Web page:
Mussels- Steamin’ Hot Beauties!

Monahan's Seafood Market | Fresh Whole Fish, Fillets, Shellfish, Recipes, Catering & Lunch Counter-Ann Arbor, Michigan

There is nothing like sitting down to a big bowl of steamed mussels. Savoring each one, dunking your crusty bread in the garlicky broth…it’s such a satisfying and healthful meal. Mussels are one of the fastest, easiest and inexpensive luxuries out there. So simple. Just steam ’em in 1/4″ of white wine, garlic, shallots, parsley…maybe a dab of butter for about 4-5 minutes or until they open. You can add fresh herbs and tomatoes if you like, or steam them in lemongrass Vietnamese style. Mussels are also great cold in salads, hot in soups or added to risotto. I’ve stuffed larger mussels with breadcrumbs, parmesan cheese, pancetta and herbs. I also make a killer Thai marinated mussel on the 1/2 shell with fish sauce, sweet chili sauce, rice vinegar, basil, mint, & cilantro. This is one versatile little beauty.

mussels steaming

Buying and Storing
The two typical choices of mussels on the market are wild or cultured. Wild mussels are usually a bit larger, might have barnacles and larger byssus or “beards” on them (the mussels use their beards to fix themselves to piers, rocks, etc.). We’re now offering some of the best mussels we’ve ever sold, Bar Harbor mussels from Hollander & Dekoning in Bar Harbor, Maine. The Dekonings are six generation mussel farmers who have brought the Dutch style of mussel farming to Maine. Mussel seed is caught from beds along the coast. The seeds are then spread on the sea floor where they attach themselves to the floor as well as to each other. After harvest the mussels are purged to remove any grit. These mussels are hardy, good sized and delicious! Occasionally we also sell rope cultured mussels from Prince Edward Island. These mussels are hung above the sea floor and are sand and grit free.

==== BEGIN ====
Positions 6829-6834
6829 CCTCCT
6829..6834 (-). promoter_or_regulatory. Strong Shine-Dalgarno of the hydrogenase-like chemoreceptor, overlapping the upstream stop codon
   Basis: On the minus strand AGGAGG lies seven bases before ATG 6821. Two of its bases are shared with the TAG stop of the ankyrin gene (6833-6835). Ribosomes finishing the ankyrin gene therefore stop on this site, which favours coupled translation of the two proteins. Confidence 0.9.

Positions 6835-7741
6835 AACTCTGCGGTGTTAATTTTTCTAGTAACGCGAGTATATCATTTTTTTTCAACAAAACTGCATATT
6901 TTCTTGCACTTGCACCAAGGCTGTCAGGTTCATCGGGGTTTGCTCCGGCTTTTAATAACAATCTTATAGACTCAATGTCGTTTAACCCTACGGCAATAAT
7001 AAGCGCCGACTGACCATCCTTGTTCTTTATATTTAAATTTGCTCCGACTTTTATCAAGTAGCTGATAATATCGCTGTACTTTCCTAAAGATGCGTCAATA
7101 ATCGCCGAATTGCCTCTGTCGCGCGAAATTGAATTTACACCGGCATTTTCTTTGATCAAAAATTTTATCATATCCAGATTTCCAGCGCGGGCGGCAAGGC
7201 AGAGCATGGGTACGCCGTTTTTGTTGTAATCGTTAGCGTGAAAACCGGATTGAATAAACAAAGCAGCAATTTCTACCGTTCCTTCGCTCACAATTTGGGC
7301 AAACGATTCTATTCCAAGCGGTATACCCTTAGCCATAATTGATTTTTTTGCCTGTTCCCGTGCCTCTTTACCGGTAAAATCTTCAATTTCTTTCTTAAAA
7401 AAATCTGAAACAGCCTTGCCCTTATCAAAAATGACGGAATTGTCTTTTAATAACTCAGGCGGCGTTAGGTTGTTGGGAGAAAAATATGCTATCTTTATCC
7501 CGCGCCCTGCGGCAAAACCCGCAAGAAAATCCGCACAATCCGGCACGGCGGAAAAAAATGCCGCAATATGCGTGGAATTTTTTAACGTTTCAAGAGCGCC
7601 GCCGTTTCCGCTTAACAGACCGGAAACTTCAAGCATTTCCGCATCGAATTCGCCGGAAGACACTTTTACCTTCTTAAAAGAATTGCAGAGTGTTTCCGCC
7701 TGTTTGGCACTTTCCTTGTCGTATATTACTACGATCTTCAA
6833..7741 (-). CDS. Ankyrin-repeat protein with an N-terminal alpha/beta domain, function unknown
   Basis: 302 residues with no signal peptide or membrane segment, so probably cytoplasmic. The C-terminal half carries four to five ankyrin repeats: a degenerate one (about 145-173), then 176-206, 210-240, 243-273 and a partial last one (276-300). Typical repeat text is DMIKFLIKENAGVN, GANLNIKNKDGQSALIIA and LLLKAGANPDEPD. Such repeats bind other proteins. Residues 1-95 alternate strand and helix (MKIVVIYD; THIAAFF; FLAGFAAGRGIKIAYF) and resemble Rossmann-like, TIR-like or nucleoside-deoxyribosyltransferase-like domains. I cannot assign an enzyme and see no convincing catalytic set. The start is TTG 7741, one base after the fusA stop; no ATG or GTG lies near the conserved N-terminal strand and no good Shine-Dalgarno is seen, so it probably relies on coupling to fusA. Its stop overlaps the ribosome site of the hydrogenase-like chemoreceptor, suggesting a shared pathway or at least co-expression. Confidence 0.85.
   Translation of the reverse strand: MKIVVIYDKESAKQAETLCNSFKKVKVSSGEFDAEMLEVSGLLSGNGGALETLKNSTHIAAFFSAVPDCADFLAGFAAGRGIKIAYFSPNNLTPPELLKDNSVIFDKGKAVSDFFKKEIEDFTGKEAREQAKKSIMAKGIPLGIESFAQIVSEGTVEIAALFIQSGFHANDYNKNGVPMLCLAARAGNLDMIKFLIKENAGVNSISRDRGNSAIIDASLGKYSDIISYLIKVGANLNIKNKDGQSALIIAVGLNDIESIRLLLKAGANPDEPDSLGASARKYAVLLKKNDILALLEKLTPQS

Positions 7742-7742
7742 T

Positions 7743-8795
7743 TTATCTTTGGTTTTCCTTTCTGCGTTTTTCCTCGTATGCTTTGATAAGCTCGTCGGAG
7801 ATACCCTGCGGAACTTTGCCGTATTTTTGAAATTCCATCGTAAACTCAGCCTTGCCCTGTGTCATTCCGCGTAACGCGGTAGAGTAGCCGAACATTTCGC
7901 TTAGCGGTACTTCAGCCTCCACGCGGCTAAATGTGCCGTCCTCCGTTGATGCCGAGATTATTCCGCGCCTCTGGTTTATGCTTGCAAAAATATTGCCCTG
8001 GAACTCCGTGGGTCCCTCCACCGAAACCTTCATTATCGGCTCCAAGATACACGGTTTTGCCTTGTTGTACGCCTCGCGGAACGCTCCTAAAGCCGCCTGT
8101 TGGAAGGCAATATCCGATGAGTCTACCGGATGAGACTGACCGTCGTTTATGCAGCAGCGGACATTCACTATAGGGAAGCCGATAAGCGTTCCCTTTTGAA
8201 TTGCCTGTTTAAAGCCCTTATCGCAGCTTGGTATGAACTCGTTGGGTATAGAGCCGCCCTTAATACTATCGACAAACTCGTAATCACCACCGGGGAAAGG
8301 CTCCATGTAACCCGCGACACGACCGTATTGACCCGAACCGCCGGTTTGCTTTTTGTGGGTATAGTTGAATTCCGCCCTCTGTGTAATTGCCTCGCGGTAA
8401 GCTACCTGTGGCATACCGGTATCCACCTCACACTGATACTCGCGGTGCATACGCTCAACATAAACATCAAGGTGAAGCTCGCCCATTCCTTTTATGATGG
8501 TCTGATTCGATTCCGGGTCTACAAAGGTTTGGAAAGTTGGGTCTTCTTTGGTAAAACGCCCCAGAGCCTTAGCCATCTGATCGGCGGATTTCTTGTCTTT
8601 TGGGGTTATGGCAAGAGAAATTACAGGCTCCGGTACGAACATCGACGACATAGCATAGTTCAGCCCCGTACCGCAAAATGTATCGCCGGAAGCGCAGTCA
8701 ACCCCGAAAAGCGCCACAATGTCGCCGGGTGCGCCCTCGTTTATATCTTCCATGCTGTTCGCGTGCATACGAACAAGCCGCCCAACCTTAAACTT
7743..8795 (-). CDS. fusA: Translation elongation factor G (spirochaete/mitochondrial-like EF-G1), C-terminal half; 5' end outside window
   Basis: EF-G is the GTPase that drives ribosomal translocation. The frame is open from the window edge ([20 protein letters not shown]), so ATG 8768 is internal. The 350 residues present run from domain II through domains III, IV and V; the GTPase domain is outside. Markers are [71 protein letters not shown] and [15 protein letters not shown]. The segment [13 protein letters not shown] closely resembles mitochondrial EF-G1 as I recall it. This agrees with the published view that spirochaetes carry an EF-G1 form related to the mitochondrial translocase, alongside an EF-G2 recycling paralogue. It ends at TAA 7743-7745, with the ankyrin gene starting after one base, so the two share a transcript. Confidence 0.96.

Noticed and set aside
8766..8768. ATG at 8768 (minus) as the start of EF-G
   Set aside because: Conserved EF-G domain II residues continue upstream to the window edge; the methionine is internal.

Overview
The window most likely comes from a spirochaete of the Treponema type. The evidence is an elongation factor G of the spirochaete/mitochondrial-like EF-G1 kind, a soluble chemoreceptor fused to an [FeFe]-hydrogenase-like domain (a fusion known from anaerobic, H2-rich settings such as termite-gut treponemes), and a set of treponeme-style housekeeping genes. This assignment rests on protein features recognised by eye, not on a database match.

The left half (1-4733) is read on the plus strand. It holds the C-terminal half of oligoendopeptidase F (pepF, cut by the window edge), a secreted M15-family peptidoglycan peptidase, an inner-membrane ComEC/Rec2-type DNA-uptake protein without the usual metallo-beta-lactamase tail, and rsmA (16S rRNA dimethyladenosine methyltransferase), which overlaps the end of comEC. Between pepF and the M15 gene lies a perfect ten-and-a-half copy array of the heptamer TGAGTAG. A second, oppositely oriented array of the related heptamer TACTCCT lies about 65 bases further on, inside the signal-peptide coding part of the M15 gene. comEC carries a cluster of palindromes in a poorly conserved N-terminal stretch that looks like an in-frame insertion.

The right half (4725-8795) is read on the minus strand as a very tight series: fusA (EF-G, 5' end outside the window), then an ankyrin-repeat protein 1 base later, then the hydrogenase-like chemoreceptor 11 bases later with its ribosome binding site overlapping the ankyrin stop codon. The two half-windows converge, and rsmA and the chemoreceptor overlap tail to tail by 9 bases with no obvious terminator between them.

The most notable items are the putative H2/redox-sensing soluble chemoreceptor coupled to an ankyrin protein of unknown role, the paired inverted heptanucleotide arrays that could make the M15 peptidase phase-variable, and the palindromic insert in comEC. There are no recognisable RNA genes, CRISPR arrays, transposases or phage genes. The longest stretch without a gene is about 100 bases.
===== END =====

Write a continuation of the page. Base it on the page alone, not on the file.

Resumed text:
Buying mussels can be a bit tricky. Most markets and restaurants do not do a good job in handling mussels—thus, giving rise to Anthony Bourdain pronouncements such as, “never order mussels on a Sunday.” This is because handlers don’t pay close attention to the “harvest dates” on every shipment, they don’t store the mussels properly (buried in ice but not touching water), or keep a super close eye on mortality. All mussels should be purchased and cooked live. They should all be closed tight, not be cracked or broken and feel heavy for their size. Mussels naturally “gape” and when open they are vulnerable to dehydration, causing them to weaken and die. That’s why mussels are hard to handle. It takes a lot of time and effort for a restaurant or a merchant to be constantly culling through them to remove the ones that have expired. Your fish monger should be going through them very carefully at the time of your purchase. If the salesperson is just tossing them into a bag or if you see those pre-portioned bags at the store, you’re probably going to find dead mussels at home.

Ideally, you should cook mussels the same day that you buy them. If you need to store them for a day or two place them in a container and cover with a damp towel or newspaper. Before cooking, fill container with a little ice and water and swish them around to agitate, then drain. Most gaping live mussels will close. Sometimes a stubborn open mussel will close if you tap it on the counter and pinch the shells together. If you don’t detect any movement, get rid of it (dead). It’s always good to rinse and check them just before cooking.

Now is the season to enjoy mussels at their finest, most plentiful, sustainable, healthful goodness!

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Monahan's Seafood

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